In the early 80s a Roman Catholic bishop said, “Just war? What just war? No such thing exists. But we must not tell this to the people.” The late John L. McKenzie said, “The statement of the renunciation of violence is clear enough. Christians have never questioned either that Jesus said it or that it admits no qualification. Christians have simply decided they cannot live according to these sayings of Jesus. … If the Roman Catholic Church were to decide to join the Mennonites in refusing violence, I doubt whether our harmonious relations with the government would endure the day after the decision.”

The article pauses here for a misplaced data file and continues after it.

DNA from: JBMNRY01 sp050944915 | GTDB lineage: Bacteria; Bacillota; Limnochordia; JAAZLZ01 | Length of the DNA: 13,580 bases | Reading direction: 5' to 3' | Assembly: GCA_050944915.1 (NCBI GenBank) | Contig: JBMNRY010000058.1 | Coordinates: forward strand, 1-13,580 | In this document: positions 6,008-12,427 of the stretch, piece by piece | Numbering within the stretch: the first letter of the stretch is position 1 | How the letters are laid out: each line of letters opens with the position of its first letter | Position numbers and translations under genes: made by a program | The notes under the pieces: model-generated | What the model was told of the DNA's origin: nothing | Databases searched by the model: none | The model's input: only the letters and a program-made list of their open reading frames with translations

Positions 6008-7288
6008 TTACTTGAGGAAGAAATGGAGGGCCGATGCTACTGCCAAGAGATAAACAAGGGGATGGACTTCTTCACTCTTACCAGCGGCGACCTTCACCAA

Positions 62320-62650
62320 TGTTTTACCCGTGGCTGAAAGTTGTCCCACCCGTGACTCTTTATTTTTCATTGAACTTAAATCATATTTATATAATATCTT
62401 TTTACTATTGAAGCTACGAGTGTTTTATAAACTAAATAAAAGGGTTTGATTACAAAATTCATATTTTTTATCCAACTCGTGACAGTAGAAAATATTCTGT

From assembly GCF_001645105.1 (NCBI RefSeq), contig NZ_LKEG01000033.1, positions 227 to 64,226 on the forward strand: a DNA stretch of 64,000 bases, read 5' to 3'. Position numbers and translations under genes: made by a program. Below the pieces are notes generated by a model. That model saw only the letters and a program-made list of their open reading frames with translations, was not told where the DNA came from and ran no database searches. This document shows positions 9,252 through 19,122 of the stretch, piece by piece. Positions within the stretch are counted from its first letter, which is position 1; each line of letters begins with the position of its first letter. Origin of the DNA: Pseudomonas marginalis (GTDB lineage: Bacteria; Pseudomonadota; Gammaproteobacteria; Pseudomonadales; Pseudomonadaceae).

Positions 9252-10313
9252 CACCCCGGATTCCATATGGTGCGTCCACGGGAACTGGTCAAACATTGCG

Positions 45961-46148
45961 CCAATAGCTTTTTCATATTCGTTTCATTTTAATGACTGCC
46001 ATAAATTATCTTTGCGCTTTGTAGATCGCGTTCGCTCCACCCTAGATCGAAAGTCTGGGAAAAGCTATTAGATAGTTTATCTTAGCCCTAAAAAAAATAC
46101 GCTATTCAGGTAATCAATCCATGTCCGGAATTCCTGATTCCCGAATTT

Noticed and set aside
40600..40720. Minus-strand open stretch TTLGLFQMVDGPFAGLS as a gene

In one of his many essays against the Church’s support for warfare, Emmanuel Charles McCarthy said, “There are just some activities that there are no Christ-like ways of doing. A house of prostitution can be filled with statues, icons, incense, bells, piped in Gregorian chant, a theological library and a chapel but that does not make prostitution an act in conformity with the teachings of Jesus Christ. Nor would the presence of a chaplain. … The ultimate norm of Christian life has to be Jesus, His words and deeds — and if He is not the standard … who or what is? Plato? Aristotle? Hugh Hefner? NBC? FOX?” He went on to conclude, “All attempts today to justify violence from the life of Jesus or His teachings are devoid of spiritual and intellectual merit. … If a person does not wish to truthfully tell the story of Jesus, then why be ordained? Are the allurements of a secure income, status, power, and social acceptance so magnetic that they can seduce a Christian leader into falsifying a teaching of Jesus in order to obtain them or retain them?”